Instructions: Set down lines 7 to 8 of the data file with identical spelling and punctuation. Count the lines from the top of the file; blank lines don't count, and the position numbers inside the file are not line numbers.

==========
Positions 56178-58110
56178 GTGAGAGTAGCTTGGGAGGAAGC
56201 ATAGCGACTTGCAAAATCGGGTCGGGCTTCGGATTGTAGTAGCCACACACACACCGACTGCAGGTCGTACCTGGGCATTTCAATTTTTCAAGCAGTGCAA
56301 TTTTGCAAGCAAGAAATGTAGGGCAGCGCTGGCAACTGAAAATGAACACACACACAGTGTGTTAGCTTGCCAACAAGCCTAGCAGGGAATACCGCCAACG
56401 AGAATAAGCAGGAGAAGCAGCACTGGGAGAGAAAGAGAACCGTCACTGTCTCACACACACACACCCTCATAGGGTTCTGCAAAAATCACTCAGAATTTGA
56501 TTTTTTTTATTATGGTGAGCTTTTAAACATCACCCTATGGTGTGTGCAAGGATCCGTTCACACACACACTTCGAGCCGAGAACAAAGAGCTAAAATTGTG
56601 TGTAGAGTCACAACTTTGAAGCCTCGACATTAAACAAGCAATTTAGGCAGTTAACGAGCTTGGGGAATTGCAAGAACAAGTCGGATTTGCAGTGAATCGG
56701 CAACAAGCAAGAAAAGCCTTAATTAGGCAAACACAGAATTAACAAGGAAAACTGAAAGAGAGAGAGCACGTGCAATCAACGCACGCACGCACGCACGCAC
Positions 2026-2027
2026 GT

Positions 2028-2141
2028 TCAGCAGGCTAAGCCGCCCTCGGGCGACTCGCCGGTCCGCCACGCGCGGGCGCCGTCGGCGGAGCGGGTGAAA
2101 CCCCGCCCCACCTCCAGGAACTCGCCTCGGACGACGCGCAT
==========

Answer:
56601 TGTAGAGTCACAACTTTGAAGCCTCGACATTAAACAAGCAATTTAGGCAGTTAACGAGCTTGGGGAATTGCAAGAACAAGTCGGATTTGCAGTGAATCGG
56701 CAACAAGCAAGAAAAGCCTTAATTAGGCAAACACAGAATTAACAAGGAAAACTGAAAGAGAGAGAGCACGTGCAATCAACGCACGCACGCACGCACGCAC